Le blog de la Bergerie
Hope is the goal in the sense that it is the direction that we are walking to, it is the promise that we believe in, a most amazing and beautiful promise that someone who loves us is waiting for us and we know the face of that person, we know his name and we have placed all our trust in his hands; and hope is, at the very same time, the actual journey, it is the process that takes us to the goal, it is the manner in which we walk, our ability to advance one step at a time, exercised in proper prayer and tested in charitable action.
What a paradoxical and complex thing it is! It is both fragile and solid. We are not comparing apples to apples here, the goal and the journey are, by their very nature, two different things. But true and living hope is weaved into both. I just finished Pope Benedict XVI new encyclical letter "SPE SALVI" and I am extremely thankful for the enc
ouragement that it brought me. I had been struggling with understanding what "hope" really means and by peeling away the various layers of the hope brought by salvation, his latest encyclical both explains what it is and reveals the program that it entails.
Here are a few passages from "Spe salvi", the ones that I underlined right away:
Redemption is offered to us in the sense that we have been given hope...and this goal is great enough to justify the effort of the journey.
A wild plot of forest land is rendered fertile-and in the process, the trees of pride are felled, whatever weeds may be growing inside souls are pulled up, and the ground is thereby prepared so that bread for body and soul can flourish. 13 Are we not perhaps seeing once again, in the light of current history, that no positive world order can prosper where souls are overgrown? The present-day crisis of faith is essentially a crisis of Christian hope.
And the victory of reason over unreason is also a goal of the Christian life... every generation has the task of engaging anew in the arduous search for the right way to order human affairs;
When we pray properly we undergo a process of inner purification which opens us up to God and thus to our fellow human beings as well "But who can discern his errors? Clear me from hidden faults" prays the Psalmist (Ps 19:12 [18:13]).Failure to recognize my guilt, the illusion of my innocence, does not justify me and does not save me, because I am guilty for the numbness of my conscience and my incapacity to recognize the evil in me for what it is.
Great progress has been made in the battle against physical pain; yet the sufferings of the innocent and mental suffering have, if anything, increased in recent decades.
With death, our life-choice becomes definitive - our life stands before the judge… and the judgement of God is hope, both because it is justice and because it is grace.
I highly recommend this encyclical because it is crucial for us believers to be able to articulate the reason for our hope. For the ones among us who are privileged to have faith, this encyclical will re-enforce it and deepen it and give us many tools. For the ones among us who are not so sure, for the seekers among us (and I remember clearly how it feels), this encyclical will be both enlightening and challenging. Read it, read it alone and meditate it or read it as a group and share your reflections and learn from each other. Either way will be fruitful. Download it, print it and pass it around!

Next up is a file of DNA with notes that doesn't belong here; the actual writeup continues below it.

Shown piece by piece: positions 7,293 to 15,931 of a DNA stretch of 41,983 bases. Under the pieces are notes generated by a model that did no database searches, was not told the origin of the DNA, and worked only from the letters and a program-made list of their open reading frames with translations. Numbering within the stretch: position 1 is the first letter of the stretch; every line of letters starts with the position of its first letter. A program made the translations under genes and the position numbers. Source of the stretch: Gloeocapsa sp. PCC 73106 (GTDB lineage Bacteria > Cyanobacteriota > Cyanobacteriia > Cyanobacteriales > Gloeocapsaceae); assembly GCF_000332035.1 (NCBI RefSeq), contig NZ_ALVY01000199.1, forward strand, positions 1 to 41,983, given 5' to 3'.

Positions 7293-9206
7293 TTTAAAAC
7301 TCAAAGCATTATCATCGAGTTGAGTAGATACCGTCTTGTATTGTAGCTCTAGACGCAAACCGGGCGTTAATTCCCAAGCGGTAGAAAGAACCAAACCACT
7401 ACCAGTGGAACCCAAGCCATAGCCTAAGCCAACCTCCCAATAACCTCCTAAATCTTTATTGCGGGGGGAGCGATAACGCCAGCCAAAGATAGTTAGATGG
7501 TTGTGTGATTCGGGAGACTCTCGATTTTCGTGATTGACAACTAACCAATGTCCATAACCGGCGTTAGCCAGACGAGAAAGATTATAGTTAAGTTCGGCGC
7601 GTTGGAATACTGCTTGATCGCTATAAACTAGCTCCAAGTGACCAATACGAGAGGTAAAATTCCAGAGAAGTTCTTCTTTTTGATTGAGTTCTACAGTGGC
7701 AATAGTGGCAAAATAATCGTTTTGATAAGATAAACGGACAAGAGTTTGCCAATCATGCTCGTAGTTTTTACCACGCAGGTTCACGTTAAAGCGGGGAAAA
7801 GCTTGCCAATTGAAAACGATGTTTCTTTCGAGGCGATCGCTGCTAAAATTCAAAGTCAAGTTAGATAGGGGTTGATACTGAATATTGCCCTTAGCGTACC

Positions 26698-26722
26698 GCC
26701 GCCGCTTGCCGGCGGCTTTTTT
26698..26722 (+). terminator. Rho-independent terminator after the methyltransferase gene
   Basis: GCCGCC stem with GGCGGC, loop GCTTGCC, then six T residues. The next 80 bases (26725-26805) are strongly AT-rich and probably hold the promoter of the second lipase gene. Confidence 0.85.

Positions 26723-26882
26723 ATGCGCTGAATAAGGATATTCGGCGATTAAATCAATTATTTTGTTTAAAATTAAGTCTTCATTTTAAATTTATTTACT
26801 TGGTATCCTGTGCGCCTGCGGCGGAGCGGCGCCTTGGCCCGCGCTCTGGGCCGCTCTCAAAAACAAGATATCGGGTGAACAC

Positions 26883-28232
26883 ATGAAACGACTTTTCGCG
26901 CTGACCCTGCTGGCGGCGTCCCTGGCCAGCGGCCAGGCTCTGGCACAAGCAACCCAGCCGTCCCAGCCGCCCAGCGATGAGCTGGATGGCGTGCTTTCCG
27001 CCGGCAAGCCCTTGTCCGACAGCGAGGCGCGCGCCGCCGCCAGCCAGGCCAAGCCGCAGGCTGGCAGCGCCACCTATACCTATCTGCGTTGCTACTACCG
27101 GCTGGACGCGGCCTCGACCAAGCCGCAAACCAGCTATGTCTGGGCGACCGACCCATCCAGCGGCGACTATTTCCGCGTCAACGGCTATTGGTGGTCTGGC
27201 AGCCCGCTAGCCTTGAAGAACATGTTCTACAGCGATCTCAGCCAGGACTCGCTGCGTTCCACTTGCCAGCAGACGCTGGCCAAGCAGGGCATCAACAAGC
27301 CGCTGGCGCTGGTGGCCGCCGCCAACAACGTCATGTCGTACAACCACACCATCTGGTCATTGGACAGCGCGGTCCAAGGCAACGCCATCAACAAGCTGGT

Benedict XVI is a good teacher and he has this wonderful gift of taking abstract theological concepts and tough intellectual ideas and opening them up for today's listeners in a clear and accessible manner. In the process, he is guiding us to the heart of the matter, the love of Christ in his first encyclical and the hope of salvation in the second one. He takes our contemporary malaise (fueled by atheism and materialism, by modern arrogance) and redirects our gaze to the only solution, the one that is not found in our own navel (contrary to some voices) but above and beyond our own ego, in a transcendent love, in the love of God.
I used pictures of frost in nature to illustrate the fragility and fleeting quality of hope because frost is here in the morning and gone by noon. But the reality of hope is both delicate and extremely solid too so I should be using pictures of mountains! There are many types of hope and we all experience some of them to some degree (if not, then I don't see how you can get out of bed in the morning). But the deeper types of hope have to do with our worldview, with the big picture, and the most profound and durable and tested type of all is the one anchored in God - as was so movingly illustrated by Saint Joséphine Bakhita. Pope Benedict XVI calls the various types the lesser and greater hopes. He explains right upfront how faith and hope are intermingled, how they are resting on a proper understanding of what it is to be Christian, what is the promise of eternal life and what is the true fabric of this life, this abundant life that Christ opened up for us. He cautions us against the modern temptations of individual salvation, of a political or scientific solution where we save ourselves by our own efforts, he develops to great lengths the need for every generation to work for the kingdom here and now as we should be very much aware of the inner limitations of our own efforts. Pope Benedict points out the errors and limitations of the French Revolution, of Karl Marx and his friends, of the false promises of a better world without God.
I truly loved §30, 31, 32 and 37 and I could quote them in full! But no, I'll stop here. And I will wait, with patient and joyful hope, for encyclical number three…